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Kingerski: After This Underachievement, Penguins Must Clean House



Pittsburgh Penguins, Evgeni Malkin, Brian Dumoulin

The Pittsburgh Penguins are still an odds-on favorite to make their 17th consecutive playoff appearance. By NHL standards, the Penguins are above .500, but their inexplicable inability to consistently put their best on the ice tells us what we need to know about this team.

Thursday, the Penguins host the Nashville Predators in the first leg of a three-game homestand, perhaps the most important, or perilous, late-season stretch in the Sidney Crosby era.

Tuesday, the playoffs were a period away from being assured. But the Penguins lost, and today, those playoff hopes are in trouble.

Do not rule out a playoff upset if they get in. Nor should anyone pound their chest with an “I told you so” if or when the Penguins are quickly dismissed from Lord Stanley’s big dance due to a malodorous mix of leaky goaltending, inconsistency, turnovers, and a splash of Old Spice.

Regardless of the coming result, be it missing the playoffs or making it to the Eastern Conference final, the Pittsburgh Penguins must clean house after the season.

A playoff berth will not erase what has otherwise been a largely underachieving, unacceptable season.

Mike Sullivan should be safe. One thing GM Ron Hextall got right a month before the NHL trade deadline was that any player who tuned out Sullivan, would be sent packing, and not the coach.

That’s not giving Sullivan a lifetime appointment but is respecting his ability to out-coach his opponents when he has a team willing or able to follow directions.

However, it is also quite possible Sullivan’s message is no longer landing on open ears and hungry hearts. With the oldest team in the NHL sporting an average age over 30, it’s a near-certainty that no coach’s message would be eagerly received.

And that is the part that must change.

The Penguins need a total retooling of the veteran players surrounding Sidney Crosby, Evgeni Malkin, and Kris Letang. No one else should be safe, including Jake Guentzel, Bryan Rust, and Jeff Petry.

Shuffling the fringes of the roster won’t be good enough.

If you comment that Sullivan won’t play young players or they refuse to bring up anyone from Wilkes-Barre/Scranton, you will be sent directly to jail, do not pass Go, and do not collect $200.

And before you leap to defend your favorite player (We know each other, I can hear your keyboard pounding already), understand that the Penguins have plenty of talented hockey players. One year, good or bad, does not make or break a player like Bryan Rust.

The Penguins have many ingredients to be a successful team.

Yet they’re not one.

Management must stretch out its chain and be brutally honest about the weak links and shortcomings it can address. It did not do that effectively last summer and cannot repeat that mistake.

Jeff Carter, and his salary-cap hit, will be a fixture for another year. That part you’ll have to accept, but the rest should be under consideration.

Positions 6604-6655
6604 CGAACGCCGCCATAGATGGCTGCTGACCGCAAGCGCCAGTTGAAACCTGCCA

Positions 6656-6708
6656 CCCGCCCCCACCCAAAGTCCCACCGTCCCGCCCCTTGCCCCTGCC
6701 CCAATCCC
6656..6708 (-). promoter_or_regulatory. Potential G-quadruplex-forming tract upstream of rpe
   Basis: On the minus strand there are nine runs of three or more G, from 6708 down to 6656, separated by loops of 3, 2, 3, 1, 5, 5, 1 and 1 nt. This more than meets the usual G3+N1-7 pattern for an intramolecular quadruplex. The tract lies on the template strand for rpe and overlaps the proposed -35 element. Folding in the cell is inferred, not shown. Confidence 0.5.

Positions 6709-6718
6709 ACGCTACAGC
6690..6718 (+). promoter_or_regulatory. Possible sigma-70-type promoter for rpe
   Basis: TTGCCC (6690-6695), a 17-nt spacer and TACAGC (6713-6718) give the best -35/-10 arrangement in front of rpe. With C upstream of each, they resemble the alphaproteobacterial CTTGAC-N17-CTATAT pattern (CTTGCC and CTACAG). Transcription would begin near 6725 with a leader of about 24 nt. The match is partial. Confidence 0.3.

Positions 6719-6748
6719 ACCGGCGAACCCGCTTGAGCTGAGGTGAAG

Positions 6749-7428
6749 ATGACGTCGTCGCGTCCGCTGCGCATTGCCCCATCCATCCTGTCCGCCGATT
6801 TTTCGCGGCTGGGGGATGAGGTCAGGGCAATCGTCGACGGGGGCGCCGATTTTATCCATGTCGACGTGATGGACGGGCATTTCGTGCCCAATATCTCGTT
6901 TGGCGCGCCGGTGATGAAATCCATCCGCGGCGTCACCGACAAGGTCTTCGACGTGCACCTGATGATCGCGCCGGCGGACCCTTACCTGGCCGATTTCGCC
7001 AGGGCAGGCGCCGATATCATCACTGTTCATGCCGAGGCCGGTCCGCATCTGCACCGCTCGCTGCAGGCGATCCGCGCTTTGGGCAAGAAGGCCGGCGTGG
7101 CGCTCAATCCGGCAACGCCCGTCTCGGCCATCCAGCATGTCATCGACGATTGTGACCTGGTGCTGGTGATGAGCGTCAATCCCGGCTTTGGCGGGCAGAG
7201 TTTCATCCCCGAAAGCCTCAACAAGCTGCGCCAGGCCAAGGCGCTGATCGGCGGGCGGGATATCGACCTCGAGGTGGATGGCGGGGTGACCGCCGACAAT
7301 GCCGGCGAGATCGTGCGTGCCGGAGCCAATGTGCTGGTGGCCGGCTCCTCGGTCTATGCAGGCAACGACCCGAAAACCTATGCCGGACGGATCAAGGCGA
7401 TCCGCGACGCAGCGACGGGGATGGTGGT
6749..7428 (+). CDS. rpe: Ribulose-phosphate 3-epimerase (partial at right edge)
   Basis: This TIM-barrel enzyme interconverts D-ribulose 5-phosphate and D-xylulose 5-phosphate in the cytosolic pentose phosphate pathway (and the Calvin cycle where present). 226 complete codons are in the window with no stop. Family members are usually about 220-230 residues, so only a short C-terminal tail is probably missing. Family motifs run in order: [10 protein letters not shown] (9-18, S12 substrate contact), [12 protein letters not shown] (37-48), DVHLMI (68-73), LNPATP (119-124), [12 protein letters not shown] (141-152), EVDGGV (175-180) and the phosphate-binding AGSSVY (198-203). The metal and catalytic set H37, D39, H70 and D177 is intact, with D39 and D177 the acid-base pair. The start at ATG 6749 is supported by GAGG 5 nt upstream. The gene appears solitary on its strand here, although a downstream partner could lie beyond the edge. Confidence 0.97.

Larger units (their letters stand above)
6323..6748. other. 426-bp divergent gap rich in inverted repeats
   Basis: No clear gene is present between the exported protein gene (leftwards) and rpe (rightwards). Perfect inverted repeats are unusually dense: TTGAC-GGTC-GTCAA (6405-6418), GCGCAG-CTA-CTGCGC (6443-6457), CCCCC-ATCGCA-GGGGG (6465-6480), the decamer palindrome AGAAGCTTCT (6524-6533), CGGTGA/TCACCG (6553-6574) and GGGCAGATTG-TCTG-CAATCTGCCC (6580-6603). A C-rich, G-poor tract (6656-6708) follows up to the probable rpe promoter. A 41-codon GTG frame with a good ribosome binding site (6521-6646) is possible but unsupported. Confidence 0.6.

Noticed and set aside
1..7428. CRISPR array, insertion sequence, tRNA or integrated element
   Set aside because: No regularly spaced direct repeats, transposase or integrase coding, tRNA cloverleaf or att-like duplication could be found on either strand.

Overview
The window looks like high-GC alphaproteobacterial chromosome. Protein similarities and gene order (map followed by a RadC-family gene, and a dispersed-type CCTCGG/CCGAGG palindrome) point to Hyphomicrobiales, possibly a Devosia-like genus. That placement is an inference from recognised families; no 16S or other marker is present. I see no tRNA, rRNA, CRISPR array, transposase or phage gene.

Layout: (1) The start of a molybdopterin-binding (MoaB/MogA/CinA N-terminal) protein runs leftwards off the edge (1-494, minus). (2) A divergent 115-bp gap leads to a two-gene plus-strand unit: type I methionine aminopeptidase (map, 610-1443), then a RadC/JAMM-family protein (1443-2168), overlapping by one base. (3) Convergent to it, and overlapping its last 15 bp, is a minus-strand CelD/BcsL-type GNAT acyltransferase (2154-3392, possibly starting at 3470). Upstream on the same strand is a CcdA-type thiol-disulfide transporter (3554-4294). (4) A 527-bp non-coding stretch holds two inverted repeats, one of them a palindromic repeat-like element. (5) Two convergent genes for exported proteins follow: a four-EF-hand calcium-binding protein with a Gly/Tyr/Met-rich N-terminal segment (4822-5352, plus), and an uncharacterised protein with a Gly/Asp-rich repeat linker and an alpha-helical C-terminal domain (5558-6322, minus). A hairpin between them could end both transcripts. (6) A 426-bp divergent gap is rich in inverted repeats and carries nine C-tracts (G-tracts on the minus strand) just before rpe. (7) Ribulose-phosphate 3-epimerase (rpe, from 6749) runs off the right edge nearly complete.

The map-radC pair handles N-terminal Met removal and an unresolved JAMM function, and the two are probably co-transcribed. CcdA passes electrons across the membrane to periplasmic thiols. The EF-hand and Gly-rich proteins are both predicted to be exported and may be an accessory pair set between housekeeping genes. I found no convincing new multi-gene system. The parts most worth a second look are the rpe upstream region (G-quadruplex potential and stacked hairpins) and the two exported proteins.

It’s not as if the team hasn’t shown an ability to play exceptional hockey. Still, the inability to reach premium levels is as problematic as having those levels, but an undeniable inability to maintain them.

Or outright sabotage them.

The Penguins are less than the sum of their parts. To be kind, they lack the mental edge they once had. For all of their talent, they suffer from mental and physical breakdowns and a frequent lack of motivation, leading to far too many “unacceptable” games in which “we were outplayed.”

Both oldies but goodies were Top 40 hits Tuesday, after the 7-4 loss to the Detroit Red Wings.

All of your good players for all of our bad players on the NHL trade market doesn’t work. And real change is needed, regardless of loyalties.

The Penguins’ changes should not be limited to established players, either. Hextall and his staff should be asked pointed and uncomfortable questions by those above them.

The “rebuilding” side of Hextall’s plan is going far worse than the maintenance side.

Where are the NCAA free agents? The previous regimes netted NHL contributors like Drew O’Connor, Anthony Angello, John Marino (pending NCAA and others.

Will they land any European free agents? They already missed on Valtteri Pulli, who signed with the San Jose Sharks.

Why are the W-B/S Penguins even worse off now than they were? Make no mistake, they are almost a tire fire. They have the third-fewest wins (25) in the AHL.

Part of the GM’s job is overseeing the farm team, too. That’s not going well at all.

Whether or not the Penguins miss the playoffs depends on the next eight games, but the grade for the season should factor far more than the next two weeks. The season must be defined by the extraordinary number of failures, too.

Hextall and many players have to answer for the months of underachieving.

There can only be one to three sacred cows. And it seems a gale force of fresh winds must blow through the Pittsburgh Penguins to avoid another frustrating winter of expectations, cliches, and “unacceptable” performances.